pickles of all sorts - cucumbers, relishes, mixed veggies, green beans, okra, carrots, etc. I love Euell Gibbons Dill Crock.
                                fresh pickled onions and/or turnips
                                stocks and broths
                                caramel
                                tartar sauce
                                cocktail sauce
                                bbq sauce
                                chili sauce
                                fruit leather
                                dried fruits (apples, pears, peaches)
                                smoked turkey
                                Have made bagels, sausages and corned beef in the past, but not in many years.

                                Next up on my list is Creole Cream Cheese. I'd also like to try some of the soft cheeses (ricotta, mozzarella, etc) and those Raincoast Crisps.

                                5 Replies
                                1. re: decolady
                                  r
                                  rainey Aug 29, 2010 02:30 PM

                                  I'm steeping some limocello and nocino right now. ;>

                                  1. re: rainey
                                    decolady Aug 30, 2010 04:33 AM

                                    Ooooh, nice!

                                    I haven't done my own nocino as I haven't been able to get green walnuts. But I've got a lead on them for next year. :-) Oh, and last year I made vin de pamplemousse for the first time. I'm also wondering about making elderberry liqueur. We have lots of those growing wild. I normally use the berries in things like muffins, in place of blueberries, but the other day started thinking that a liqueur might work.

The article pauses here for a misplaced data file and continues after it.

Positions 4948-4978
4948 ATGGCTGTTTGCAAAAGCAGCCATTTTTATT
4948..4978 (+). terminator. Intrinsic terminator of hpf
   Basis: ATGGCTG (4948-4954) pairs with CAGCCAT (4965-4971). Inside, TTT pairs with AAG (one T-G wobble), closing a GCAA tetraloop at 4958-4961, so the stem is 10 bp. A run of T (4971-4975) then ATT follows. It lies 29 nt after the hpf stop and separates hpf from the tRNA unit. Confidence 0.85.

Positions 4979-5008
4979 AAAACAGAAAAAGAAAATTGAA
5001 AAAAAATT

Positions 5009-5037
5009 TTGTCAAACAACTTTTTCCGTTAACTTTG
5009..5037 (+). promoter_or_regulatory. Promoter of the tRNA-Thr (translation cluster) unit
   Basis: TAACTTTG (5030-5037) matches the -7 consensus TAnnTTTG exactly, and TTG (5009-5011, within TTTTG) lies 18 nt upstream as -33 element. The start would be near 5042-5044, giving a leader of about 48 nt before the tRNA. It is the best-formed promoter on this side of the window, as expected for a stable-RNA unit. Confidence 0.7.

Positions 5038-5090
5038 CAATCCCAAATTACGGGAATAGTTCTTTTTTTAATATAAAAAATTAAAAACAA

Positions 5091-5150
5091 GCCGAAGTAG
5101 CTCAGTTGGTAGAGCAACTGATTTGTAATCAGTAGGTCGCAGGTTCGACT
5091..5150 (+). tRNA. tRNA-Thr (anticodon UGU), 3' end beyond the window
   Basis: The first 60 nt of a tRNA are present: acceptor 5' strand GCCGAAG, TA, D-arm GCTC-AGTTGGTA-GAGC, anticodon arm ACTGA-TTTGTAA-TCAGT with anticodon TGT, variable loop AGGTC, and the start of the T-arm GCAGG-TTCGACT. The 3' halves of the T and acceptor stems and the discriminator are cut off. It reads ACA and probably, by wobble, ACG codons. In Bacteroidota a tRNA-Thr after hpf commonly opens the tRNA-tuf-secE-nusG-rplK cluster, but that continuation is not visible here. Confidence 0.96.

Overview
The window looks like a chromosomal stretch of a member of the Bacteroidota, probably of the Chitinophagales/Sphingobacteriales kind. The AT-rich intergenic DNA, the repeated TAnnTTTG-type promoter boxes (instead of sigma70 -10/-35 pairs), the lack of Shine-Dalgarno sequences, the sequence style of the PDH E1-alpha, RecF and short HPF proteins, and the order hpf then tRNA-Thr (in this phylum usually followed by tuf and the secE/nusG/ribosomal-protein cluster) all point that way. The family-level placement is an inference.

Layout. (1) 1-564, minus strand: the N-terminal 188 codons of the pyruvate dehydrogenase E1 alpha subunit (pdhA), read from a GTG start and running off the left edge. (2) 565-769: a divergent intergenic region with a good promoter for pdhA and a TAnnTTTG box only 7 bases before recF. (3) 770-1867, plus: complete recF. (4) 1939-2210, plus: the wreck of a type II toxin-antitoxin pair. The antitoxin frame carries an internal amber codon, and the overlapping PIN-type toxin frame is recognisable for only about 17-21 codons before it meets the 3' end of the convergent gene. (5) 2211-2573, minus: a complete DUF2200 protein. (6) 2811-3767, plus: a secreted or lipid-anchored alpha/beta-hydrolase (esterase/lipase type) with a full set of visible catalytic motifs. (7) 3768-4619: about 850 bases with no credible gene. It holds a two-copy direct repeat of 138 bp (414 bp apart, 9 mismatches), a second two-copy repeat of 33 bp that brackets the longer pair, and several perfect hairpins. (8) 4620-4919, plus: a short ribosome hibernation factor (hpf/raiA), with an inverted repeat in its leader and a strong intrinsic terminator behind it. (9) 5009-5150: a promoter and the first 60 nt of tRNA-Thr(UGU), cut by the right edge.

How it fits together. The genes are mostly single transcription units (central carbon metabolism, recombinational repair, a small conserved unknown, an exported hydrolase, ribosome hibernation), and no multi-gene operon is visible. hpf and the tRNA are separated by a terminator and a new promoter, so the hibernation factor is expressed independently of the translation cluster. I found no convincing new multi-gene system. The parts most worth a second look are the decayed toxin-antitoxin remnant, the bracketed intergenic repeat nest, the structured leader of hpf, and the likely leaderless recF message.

I just bottled up blackberry liqueur a week or so ago and have some cherry bounce steeping now. We have a plethora of peaches and as I've already done a lot of peach preserves, etc, I'm thinking of doing some brandied or pickled peaches today.

                                    1. re: decolady
                                      r
                                      rainey Aug 30, 2010 07:08 AM

                                      What irony! I don't care very much for alcohol (none of it). I only make nocino (and I've got past year's nocino piled up) because I have a walnut tree and don't know what else to do with the walnuts that the squirrels clean the tree of by the time they're ripe. =o

                                      I basically make it and give it away. If you're in Los Angeles you're welcome to some!

                                      The limoncello I bake with and a little of it over shaved ice can be nice in the summer.

                                      1. re: rainey
                                        decolady Aug 30, 2010 07:58 AM

                                        Sadly I am not near you or I would take you up on that! I currently reside in AL. We have black walnut trees here. I've been trying to research to see if those are safe to use for nocino. At least one source seems to believe so, but I haven't found anything definitive.

                                        The alcoholic drinks make wonderful gifts, I've found.